Opening in early 2009 are the Alila Villas Uluwatu in Bali, Indonesia. The 14.4 hectare development offers three-bedroom contemporary Balinese villas for sale, as well as a hotel for those on holiday in Bali. Alila Villas Uluwatu has been designed by the Singapore based WOHA.
With Alila Villas Uluwatu, the architects wanted to create more than the usual stereotypical ideas of Bali, creating a design that worked with the dry Balinese Savannah vegetation and gently sloping site, not against it. The fact that the aim was to build a resort to Green Globe certification and with Environmentally Sustainable Design (ESD) standards did not hinder their architectural vision. Says Hassell, “From the onset, we knew we wanted to work with ESD in mind.” However, obtaining the necessary raw materials, such as sustainable wood for construction, proved to be a challenge. Fortuitously in this instance, lady luck stepped in as the owners managed to acquire a lot of old timbre telegraph poles and wood railway sleepers that were being auctioned off within the country, and had them transported to Bali.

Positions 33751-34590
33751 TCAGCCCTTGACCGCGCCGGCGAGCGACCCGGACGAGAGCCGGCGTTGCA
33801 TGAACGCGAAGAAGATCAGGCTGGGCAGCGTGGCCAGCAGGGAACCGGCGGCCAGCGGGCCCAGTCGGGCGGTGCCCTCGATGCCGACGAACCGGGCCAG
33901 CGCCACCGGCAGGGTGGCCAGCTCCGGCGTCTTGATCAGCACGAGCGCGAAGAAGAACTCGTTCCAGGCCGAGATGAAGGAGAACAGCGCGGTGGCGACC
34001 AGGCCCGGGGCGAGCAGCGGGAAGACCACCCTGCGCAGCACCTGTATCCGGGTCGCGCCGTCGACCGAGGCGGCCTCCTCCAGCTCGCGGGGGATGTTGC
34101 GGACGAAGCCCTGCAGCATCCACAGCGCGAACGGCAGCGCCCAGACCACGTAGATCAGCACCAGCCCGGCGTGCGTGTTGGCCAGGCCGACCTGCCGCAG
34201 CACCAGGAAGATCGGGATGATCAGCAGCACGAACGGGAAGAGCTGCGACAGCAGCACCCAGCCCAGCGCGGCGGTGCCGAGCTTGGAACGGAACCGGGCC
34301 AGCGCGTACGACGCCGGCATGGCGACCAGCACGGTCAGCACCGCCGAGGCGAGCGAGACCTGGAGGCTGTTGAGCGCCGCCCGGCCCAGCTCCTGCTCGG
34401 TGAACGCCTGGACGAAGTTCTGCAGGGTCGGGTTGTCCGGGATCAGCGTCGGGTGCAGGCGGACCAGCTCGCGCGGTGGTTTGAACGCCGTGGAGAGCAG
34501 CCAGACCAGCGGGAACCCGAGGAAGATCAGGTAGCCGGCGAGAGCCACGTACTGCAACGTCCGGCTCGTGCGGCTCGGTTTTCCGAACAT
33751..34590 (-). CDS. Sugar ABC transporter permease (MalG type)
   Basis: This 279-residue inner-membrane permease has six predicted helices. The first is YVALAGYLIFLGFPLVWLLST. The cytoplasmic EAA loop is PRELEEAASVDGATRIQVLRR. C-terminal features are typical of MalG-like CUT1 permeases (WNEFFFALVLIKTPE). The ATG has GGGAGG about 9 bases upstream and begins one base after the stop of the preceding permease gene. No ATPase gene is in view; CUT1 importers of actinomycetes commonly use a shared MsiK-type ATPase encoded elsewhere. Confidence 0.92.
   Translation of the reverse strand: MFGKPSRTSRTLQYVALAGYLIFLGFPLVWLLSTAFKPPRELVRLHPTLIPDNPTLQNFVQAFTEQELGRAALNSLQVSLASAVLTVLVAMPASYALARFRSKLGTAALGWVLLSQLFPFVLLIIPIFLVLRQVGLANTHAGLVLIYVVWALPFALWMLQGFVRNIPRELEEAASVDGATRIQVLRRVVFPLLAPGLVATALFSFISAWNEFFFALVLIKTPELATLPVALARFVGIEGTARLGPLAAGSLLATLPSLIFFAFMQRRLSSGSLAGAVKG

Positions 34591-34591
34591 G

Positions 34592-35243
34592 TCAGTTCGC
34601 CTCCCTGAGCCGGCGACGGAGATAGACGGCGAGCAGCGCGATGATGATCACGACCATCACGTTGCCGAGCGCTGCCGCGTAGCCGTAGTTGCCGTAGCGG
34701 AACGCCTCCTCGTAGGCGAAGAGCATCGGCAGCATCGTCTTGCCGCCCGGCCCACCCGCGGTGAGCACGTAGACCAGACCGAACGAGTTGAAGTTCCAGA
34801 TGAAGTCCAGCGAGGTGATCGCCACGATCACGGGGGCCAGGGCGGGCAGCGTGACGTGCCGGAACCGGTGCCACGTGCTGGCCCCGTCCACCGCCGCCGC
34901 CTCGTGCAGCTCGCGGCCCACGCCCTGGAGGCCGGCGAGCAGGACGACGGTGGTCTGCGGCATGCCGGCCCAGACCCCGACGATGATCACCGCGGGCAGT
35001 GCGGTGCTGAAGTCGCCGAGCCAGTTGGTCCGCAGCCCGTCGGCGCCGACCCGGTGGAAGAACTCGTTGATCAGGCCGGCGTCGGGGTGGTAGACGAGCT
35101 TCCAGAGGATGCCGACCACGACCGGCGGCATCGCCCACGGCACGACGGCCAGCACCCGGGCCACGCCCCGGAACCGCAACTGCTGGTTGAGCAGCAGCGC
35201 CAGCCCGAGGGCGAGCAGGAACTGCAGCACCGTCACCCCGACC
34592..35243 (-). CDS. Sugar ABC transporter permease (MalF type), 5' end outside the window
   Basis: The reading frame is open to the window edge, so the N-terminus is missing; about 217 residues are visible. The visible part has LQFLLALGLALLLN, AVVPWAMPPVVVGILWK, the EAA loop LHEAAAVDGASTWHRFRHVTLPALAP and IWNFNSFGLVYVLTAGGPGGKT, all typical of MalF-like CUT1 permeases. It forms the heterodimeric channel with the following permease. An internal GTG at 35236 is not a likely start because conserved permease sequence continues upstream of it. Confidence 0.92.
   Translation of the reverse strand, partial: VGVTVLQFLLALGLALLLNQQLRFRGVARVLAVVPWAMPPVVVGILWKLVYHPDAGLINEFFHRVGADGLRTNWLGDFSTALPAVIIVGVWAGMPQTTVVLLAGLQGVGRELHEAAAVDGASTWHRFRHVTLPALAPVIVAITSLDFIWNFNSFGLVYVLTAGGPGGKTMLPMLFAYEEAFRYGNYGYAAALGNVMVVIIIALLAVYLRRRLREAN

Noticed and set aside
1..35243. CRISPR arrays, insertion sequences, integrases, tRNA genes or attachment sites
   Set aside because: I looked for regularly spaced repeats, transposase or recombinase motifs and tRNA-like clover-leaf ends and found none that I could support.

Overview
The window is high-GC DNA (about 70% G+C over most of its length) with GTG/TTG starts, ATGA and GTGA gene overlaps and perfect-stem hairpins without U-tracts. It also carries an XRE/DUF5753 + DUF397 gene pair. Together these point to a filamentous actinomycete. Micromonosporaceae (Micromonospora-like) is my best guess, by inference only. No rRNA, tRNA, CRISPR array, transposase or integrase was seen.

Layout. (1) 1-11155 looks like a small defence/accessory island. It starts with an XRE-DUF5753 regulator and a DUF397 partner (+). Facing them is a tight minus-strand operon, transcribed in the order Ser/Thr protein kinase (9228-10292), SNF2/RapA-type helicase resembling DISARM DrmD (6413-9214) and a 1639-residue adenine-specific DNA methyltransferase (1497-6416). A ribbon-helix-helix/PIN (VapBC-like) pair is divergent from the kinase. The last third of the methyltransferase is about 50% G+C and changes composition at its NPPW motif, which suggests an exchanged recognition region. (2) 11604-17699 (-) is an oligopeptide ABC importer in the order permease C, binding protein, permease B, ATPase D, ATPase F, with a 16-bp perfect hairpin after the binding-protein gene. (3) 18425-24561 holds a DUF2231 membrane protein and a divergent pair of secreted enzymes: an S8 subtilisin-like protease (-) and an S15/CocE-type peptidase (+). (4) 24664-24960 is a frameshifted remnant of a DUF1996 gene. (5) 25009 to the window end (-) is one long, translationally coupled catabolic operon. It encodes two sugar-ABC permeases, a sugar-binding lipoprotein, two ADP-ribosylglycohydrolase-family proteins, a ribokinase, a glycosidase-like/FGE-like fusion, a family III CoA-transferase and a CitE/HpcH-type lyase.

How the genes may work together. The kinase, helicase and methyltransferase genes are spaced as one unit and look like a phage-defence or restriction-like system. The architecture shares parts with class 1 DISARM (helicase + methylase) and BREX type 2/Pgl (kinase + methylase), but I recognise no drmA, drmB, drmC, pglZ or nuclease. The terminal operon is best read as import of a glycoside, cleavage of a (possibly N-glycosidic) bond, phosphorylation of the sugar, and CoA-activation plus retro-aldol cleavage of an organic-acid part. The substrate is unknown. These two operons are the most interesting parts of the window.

Notable design features include the flat roofs, laid with batu chandi (local volcanic rock). This porous Javanese rock (a product of Mt Merapi’s eruptions) serves a threefold purpose: insulation; as a means of blending in with the local landscape; and for water absorption to support plant life. Even the jigsaw-like exteriors of the pavilion serve more than an aesthetic purpose. The slats of these exteriors are made from a mixture of recycled wood and bronze, allowing for breeze to circulate yet maintaining privacy in partially shielding its occupants away from prying eyes. Described by Hassell as being “non-tropical”, these modern bales, which are fitted with plush beddings, retain their traditional Hindu-style shape yet are refreshingly contemporary.